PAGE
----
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Curriculum and Instruction

    Curriculum study and writing is a continuous improvement process. Each curriculum document is developed as a part of cycle that has begun with English Language Arts, Math, and Science.  For the 2017-18 school year, teachers are writing curricula for Social Studies.  In future years, other content areas will be developed.  As a part of the process, teachers work collaboratively to build content related to these broad areas:

    1. Identify desired results: big ideas and skills:
      What should students know, understand, and be able to do? 
    2. Determine acceptable evidence: culminating assessment task:
      How will we know if students have achieved the desired results and met the content standards?
    3. Plan learning experiences and instruction:
      What are the lessons and activities that will support student learning within each unit of instruction? 

    A guaranteed and viable curriculum (GVC) is one that guarantees equal opportunity for learning for all students. Similarly, it guarantees adequate resources for teachers to teach content and for students to learn it. A guaranteed and viable curriculum is one that guarantees that the curriculum being taught is the curriculum being assessed. It is viable when adequate resources are ensured to teach all determined essential content.

    Click this link for the public facing curriculum content: http://bgschools.buildyourowncurriculum.com/Public/Landing_Grades.aspx

     

    About The Missouri Learning Standards

     

    The Missouri Learning Standards define the knowledge and skills students need in each grade level and course for success in college, other post-secondary training and careers. These expectations are aligned to the Show-Me Standards, which define what all Missouri high school graduates should know and be able to do.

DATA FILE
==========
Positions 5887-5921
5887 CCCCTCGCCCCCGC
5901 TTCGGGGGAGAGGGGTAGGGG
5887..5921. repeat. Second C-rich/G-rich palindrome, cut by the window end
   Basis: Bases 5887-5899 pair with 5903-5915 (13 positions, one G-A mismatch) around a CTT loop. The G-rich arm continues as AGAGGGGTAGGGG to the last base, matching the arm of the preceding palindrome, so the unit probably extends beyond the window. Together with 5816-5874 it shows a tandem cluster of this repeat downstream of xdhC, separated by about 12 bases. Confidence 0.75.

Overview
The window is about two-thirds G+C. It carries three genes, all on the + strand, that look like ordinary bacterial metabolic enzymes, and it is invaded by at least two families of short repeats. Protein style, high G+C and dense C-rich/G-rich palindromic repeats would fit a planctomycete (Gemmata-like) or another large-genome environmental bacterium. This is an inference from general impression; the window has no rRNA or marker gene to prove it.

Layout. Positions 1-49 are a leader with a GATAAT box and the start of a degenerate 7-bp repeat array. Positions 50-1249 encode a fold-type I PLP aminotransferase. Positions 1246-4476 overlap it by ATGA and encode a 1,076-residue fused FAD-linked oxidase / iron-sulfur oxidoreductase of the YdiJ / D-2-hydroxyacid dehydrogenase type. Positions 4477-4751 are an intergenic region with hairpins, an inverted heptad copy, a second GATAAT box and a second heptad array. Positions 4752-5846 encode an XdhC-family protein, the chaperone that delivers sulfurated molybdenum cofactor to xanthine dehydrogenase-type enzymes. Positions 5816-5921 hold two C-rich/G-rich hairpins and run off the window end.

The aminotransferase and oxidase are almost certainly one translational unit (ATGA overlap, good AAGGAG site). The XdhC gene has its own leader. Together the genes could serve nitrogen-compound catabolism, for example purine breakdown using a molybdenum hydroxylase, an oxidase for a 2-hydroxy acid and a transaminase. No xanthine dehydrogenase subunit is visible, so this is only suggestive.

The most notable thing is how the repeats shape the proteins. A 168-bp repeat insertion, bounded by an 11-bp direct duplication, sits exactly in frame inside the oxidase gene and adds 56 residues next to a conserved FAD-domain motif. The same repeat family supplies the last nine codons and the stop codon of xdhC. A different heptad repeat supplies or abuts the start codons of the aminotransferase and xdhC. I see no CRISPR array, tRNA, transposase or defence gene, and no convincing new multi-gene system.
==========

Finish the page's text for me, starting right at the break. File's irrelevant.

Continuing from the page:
In January 1996, Missouri adopted the Show-Me Standards, a demanding set of content and process standards that have proved to be an excellent frame of reference for student performance in Missouri. Grade-level expectations (GLEs) were then developed to provide grade by grade targets for instruction for teachers. Those expectations were revised regularly based on teacher feedback and new research. As End-of-Course (EOC) assessments were developed at the high school level, Course-level expectations (CLEs) were created to provide teachers with course-specific objectives.

     

    The latest iteration of expectations aligned with the Show-Me Standards are called the Missouri Learning Standards. The Missouri Learning Standards help ensure students learn basic and higher-order skills, including problem solving and critical thinking. The standards are relevant to the real world and reflect the knowledge and skills students need to achieve their goals. Learning outcomes improve when students, parents and teachers work together toward shared goals. The Missouri Learning Standards give school administrators, teachers, parents and students a road map for learning expectations in each grade and course. They are key to Missouri becoming one of the top 10 states for education by 2020.

     

    The Missouri Learning Standards do not dictate curriculum. Local districts and schools make their own decisions about curriculum, instructional strategies, materials and textbooks.